Jan2017Lard.jpgSuet is the fat of cows (Bos taurus) and sheep (Ovis aries). Lard is fat from pigs (Sus spp.). Grease includes the remains from lard, oils, bacon or other fats after cooking. Beef suet is the most important kind of suet for feeding birds. Suet can be offered pure or blended with corn meal, peanut butter, stale bread crumbs and other items. Lard and grease are mainly used in suet mixtures for birds. Suet mixtures are high in energy and popular with all birds that visit feeding stations.

 

 



 

 Peanuts

 
Jan2017Peanuts.jpgPeanuts (Arachis hypogaea) are loaded with protein and fat. Shelled peanuts can be distributed on the ground or strung together and hung between two branches. The blue jay, woodpeckers, tufted titmouse, nuthatches and common grackle (Quiscalus quiscula) will eat peanuts in the shell.  Chopped peanuts are suitable for birds, too, and more small birds will be able to eat them. Peanut butter can be used in suet mixtures. Although birds will eat peanut butter that has been spread on tree bark, the ground or other surfaces, it may be difficult for them to swallow it. Use natural peanuts. Do not use salted peanuts!

 



 

 Fruits

 
Jan2017Fruits.jpgDried fruits, raisins for example, will be eaten by certain bird species like the American robin (Turdus migratorius), thrushes, eastern bluebird (Sialia sialis), waxwings, gray catbird (Dumetella carolinensis) and northern mockingbird (Mimus polyglottos). Fresh fruits can also be used but care should be taken to keep them from spoiling or freezing. Sliced apples, bananas and oranges are sometimes eaten by the northern mockingbird, gray catbird, Carolina wren (Thryothorus  ludovicianus), American robin and European starling. Grapes, sliced or whole, especially white grapes, sometimes attract birds. You may find that none of the birds at your feeder will eat fruits in winter. Use fruits sparingly until you learn whether or not they are being used. Fruits can be important food sources during late winter and early spring snow storms when few other foods are available for migratory songbirds.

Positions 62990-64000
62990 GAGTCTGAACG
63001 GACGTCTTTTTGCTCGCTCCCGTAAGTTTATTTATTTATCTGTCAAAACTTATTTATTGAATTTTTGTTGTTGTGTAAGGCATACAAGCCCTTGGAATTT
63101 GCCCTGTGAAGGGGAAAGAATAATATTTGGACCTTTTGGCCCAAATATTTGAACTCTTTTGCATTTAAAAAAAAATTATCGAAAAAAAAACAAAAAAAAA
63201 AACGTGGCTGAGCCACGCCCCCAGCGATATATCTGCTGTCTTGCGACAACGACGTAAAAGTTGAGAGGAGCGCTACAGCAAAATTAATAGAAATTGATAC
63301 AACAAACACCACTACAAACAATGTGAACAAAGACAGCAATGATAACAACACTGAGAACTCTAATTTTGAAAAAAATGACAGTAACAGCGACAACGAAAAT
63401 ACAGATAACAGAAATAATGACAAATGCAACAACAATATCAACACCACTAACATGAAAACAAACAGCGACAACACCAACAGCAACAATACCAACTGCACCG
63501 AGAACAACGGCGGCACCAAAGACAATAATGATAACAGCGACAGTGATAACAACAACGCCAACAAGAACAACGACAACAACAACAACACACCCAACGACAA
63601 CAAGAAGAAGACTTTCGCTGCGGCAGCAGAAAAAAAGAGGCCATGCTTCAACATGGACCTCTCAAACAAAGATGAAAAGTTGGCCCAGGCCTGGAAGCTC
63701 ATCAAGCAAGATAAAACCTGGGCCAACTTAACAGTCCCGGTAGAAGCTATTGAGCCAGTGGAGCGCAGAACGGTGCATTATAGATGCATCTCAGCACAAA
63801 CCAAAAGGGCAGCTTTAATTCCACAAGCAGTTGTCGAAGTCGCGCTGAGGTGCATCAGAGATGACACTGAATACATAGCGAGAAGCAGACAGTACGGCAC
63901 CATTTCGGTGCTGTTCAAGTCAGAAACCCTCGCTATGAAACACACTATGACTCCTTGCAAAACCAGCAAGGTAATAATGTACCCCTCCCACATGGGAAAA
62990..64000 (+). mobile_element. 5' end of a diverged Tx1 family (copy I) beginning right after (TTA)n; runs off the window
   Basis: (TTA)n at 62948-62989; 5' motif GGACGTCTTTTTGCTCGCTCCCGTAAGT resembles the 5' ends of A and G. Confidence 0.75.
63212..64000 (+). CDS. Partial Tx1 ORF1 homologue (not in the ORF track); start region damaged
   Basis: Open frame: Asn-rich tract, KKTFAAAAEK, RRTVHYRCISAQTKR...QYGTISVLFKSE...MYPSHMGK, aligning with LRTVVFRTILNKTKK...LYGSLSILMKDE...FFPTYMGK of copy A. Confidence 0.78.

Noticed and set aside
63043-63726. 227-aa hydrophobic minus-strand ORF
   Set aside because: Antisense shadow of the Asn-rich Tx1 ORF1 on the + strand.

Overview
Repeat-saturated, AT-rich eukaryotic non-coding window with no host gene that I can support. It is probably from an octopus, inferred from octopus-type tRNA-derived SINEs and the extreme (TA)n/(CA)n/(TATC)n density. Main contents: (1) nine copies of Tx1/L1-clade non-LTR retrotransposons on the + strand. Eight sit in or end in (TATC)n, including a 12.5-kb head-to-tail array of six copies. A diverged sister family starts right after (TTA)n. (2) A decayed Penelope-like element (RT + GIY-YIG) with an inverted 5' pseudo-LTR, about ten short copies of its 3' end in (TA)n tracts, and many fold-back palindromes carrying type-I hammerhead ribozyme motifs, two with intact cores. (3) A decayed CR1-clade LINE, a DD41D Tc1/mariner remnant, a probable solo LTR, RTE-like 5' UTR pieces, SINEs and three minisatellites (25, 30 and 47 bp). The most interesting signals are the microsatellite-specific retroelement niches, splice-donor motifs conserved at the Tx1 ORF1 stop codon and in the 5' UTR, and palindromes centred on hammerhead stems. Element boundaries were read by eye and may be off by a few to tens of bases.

Almonds

 
Jan2017Almonds.jpgChopped almonds (unsalted) (Prunus dulcis) will be eaten by a variety of birds including the blue jay, woodpeckers, tufted titmouse and nuthatches.

 

 

 

 

 

 


 

 Black Walnuts

 
Jan2017BWalnut.jpgCrack the shell of black walnuts (Juglans nigra) that fall naturally from their parent tree and let the birds pick out the nut meat. Woodpeckers, chickadees, titmice and nuthatches will utilize this food source.

 

 

 

 

 



 

 American Cheese